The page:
Title Friendly Mission. The Tasmanian Journals and Papers of George Augustus Robinson 1829-1834 [plus Supplement]
Edition 1st Edition
Publisher Hobart Tasmanian Historical Research Association 1966[Supplement 1971]
Seller ID ID142813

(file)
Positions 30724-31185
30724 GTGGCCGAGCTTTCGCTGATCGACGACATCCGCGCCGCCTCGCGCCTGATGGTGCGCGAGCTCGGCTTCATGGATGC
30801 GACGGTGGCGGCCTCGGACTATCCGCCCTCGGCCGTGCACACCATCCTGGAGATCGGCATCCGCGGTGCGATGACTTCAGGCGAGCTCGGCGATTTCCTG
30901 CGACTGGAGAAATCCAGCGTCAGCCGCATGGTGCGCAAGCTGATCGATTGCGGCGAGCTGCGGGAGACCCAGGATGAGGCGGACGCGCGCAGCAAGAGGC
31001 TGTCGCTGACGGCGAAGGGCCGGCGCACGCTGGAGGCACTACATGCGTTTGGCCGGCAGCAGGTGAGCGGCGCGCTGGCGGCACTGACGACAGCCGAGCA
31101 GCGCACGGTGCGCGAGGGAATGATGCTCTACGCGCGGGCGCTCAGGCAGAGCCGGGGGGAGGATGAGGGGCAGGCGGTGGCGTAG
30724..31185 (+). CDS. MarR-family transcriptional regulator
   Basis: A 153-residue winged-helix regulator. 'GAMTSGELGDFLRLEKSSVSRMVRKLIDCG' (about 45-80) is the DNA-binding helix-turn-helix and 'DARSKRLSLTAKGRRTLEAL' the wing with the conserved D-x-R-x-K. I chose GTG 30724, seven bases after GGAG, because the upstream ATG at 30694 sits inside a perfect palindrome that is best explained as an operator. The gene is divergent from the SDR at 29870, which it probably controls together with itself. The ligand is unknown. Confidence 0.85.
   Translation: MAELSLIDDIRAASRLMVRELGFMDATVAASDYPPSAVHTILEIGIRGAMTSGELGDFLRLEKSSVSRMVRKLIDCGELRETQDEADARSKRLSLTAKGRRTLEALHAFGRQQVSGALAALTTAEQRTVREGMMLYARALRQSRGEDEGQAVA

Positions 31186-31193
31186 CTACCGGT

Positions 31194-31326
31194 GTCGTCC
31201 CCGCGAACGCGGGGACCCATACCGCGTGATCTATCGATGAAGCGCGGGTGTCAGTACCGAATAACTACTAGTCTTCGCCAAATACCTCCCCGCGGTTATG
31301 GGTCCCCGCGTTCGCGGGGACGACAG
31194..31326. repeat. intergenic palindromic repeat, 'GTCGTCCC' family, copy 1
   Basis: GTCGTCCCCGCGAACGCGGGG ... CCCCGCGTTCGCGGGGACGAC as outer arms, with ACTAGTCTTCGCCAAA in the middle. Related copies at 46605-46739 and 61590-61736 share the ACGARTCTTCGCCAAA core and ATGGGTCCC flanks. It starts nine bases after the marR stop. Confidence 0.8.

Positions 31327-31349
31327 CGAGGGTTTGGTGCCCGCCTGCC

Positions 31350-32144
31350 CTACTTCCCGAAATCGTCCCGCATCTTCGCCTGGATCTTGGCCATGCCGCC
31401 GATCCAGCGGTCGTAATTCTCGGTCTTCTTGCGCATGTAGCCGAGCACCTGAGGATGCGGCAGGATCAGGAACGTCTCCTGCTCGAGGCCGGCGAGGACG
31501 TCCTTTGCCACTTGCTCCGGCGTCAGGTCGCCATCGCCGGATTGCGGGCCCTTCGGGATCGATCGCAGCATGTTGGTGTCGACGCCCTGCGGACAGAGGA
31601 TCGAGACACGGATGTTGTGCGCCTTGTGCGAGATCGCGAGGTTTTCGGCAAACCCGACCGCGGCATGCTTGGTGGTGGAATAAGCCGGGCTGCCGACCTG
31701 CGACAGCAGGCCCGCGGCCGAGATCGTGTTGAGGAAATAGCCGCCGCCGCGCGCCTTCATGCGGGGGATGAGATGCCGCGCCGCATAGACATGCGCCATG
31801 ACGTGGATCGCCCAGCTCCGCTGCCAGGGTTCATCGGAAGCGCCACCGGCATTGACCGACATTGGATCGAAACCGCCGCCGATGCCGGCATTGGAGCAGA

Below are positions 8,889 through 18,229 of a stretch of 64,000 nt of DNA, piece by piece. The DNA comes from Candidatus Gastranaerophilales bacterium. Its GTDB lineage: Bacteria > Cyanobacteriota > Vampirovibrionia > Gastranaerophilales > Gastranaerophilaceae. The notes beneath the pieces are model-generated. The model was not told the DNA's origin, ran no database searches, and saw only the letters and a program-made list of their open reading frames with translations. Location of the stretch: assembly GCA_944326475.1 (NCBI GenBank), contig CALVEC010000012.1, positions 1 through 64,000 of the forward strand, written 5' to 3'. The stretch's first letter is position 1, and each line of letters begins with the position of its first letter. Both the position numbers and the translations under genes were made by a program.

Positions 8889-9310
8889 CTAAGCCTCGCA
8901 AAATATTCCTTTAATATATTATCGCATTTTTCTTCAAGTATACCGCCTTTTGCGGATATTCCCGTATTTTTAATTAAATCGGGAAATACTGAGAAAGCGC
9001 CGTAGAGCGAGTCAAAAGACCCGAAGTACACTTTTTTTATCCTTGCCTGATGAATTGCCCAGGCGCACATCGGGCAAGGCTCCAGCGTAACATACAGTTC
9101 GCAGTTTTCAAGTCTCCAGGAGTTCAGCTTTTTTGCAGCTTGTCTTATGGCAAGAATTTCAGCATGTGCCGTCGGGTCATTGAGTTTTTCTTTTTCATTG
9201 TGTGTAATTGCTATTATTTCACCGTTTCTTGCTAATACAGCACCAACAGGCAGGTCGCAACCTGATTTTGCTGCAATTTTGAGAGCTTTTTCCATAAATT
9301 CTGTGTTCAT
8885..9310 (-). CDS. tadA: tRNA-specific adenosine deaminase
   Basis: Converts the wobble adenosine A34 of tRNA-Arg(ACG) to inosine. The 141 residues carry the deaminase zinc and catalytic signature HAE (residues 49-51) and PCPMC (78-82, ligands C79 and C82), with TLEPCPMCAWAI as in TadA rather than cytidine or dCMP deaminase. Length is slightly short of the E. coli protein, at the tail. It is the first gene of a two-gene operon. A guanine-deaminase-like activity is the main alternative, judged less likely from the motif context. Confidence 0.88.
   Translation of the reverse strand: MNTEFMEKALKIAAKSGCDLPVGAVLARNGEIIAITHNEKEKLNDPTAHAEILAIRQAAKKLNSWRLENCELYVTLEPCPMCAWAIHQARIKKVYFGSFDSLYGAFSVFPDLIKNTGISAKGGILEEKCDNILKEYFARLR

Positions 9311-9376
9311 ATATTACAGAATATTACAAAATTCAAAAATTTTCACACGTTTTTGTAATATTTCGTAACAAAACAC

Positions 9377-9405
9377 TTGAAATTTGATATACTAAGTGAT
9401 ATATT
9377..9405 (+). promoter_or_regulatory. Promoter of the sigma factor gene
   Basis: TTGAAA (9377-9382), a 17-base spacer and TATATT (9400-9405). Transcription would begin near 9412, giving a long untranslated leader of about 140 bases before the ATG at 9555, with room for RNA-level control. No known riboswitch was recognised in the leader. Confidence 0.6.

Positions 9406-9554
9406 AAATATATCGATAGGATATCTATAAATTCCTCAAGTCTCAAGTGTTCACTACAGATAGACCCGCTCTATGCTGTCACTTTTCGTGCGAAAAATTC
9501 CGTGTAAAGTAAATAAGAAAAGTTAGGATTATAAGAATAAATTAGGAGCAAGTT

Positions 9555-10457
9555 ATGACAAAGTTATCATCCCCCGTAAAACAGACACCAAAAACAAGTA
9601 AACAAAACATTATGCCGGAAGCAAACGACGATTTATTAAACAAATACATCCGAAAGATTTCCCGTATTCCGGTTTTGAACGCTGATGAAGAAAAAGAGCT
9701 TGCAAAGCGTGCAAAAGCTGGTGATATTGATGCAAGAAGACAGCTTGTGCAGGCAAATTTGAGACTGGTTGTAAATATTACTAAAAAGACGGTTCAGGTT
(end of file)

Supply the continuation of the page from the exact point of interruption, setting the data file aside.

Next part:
Large octavo size [16x24cm approx]. Very Good condition. No dustjacket as issued. Blue cloth boards. Endpaper maps. Illustrated with Black & White maps. Includes separate supplement - staplebound softcover issued in 1971. Previous owners signature to top of half-title page. A very nice, clean and tight copy. 1074, 32 pages Conflicts between settlers and Tasmanian Aborigines had vastly increased during the 1830s, which became known as the Black War. In 1830 Robinson investigated the Cape Grim massacre that had occurred in 1828 and reported that 30 Aborigines had been massacred. Robinson was to be brought in as a conciliator between settlers and Aborigines. His mission was to round up the Aborigines to resettle them at the camp of Wybalenna on Flinders Island. Robinson befriended Truganini, to whom he promised food, housing and security on Flinders Island until the situation on the mainland had calmed down. With Truganini, Robinson succeeded in forging an agreement with the Big River and Oyster Bay peoples, and by the end of 1835, nearly all the Aboriginals had been relocated to the new settlement. Robinson's involvement with the Tasmanian Aboriginals ended soon after this, though, and the Wybalenna settlement became more akin to a prison as the camp conditions deteriorated and many of the residents died of ill health and homesickness. Because of this, Robinson's place in history is generally viewed as negative, especially within the current Aboriginal community. Some historians agree that his initial intentions were genuine, but his abandonment of the community is viewed as a turning point for the worse for the Tasmanian Aboriginals. Moreover, his promises of providing a place where Aborigines could practice their cultural traditions and ceremonies never came to fruition.